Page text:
Running v. Walking

I have just read this article which researches whether running or walking is better for you. The article itself is interesting, but one thing that grabbed my attention was the unsurprising revelation that runners are more prone to injuries than walkers. As a yoga teacher I am often helping runners recover from injury. If I am lucky I get to help prevent injury, improve performance and bring many new thoughts to the whole running experience.

Moving beyond the usual warm up/cool down stretches, I will treat you to a few ideas, based on yogic principles, that may enhance your training and running life.

Listen to your body.

Many runners ignore the little signs that your body gives to warn you to take action in order to prevent a more serious injury. Pay particular attention at the beginning of your run. Exercise produces endorphins, short for endogenous morphine, this is the feel good factor, one of the reasons why exercise can be addictive (the clue is in the name). If your little niggles and aches disappear once you are into your run – beware, endorphins are also natural pain killers, inhibiting the transmission of pain signals.

In my classes we work to develop the ability to detect imbalance in the body. We frequently work one side of  the body, stretching, moving the hip etc. We then lie in Shavasana (flat on the back, arms about 15cm away from the side of the body, palms face up) to allow time for the mind to register the difference. The sensation of one leg being longer than the other and of the hip being lower is very powerful. Many students will sit up to check if one leg is actually longer. The feeling of imbalance is quickly followed by an equally powerful urge to rectify the situation by working the other side. Still we wait a bit longer before we move, registering the bodies need to balance itself, indeed to heal itself. As a runner, developing this ability to detect imbalance could be a valuable tool to preventing injury, nipping those little signs in the bud, so to speak.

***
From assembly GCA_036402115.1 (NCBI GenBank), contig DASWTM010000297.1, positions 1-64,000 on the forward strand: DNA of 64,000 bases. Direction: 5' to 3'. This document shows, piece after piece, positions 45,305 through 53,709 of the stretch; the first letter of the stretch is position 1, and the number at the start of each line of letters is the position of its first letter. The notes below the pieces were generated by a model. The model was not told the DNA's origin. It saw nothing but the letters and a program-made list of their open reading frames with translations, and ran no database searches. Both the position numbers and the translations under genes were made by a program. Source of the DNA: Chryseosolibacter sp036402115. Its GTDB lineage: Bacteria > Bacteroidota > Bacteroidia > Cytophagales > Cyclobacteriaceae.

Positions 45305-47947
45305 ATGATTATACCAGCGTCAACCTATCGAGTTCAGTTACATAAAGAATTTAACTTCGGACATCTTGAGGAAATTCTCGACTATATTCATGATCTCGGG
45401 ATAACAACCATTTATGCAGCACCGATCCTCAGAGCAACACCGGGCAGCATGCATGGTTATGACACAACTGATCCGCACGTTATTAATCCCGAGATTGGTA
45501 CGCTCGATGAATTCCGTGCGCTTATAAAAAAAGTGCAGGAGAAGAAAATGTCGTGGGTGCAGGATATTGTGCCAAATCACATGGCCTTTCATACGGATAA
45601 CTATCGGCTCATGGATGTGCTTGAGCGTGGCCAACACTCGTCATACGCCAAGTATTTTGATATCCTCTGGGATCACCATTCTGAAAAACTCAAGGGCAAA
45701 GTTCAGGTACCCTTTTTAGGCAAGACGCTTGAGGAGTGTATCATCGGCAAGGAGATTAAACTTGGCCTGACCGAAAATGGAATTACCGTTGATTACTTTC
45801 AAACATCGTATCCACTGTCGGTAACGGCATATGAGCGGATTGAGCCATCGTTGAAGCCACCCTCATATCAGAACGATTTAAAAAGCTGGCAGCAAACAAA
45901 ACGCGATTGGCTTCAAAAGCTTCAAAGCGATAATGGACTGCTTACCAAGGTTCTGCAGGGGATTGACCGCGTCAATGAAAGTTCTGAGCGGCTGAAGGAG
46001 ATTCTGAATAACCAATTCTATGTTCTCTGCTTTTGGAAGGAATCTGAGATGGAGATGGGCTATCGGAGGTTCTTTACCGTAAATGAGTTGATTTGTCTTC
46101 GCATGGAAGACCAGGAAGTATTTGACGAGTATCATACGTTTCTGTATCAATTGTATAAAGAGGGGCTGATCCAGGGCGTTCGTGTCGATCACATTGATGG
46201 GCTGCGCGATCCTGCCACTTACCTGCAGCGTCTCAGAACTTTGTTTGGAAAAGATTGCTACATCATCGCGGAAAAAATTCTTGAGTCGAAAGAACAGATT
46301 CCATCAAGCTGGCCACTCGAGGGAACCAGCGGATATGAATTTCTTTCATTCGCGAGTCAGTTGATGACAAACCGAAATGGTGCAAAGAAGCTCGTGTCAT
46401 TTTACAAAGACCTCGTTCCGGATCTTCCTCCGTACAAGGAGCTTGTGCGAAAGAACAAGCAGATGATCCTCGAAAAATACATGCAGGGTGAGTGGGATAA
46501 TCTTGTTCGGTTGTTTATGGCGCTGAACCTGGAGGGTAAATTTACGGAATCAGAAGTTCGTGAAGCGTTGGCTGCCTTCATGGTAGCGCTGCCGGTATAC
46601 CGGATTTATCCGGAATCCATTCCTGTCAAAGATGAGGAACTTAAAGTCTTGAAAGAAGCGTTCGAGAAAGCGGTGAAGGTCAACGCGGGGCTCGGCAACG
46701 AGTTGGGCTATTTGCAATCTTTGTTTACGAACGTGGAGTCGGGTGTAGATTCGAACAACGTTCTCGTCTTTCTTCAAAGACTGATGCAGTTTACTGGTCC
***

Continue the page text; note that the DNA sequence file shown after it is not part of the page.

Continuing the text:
Some aches and pains will go away of their own accord, they can be run through. However, with your newly tuned body radar you can detect if the painful sensations are getting more intense, perhaps spreading and do something about it before you can no longer run through the pain.

Look out for more blogs about how yoga can add to the running experience.


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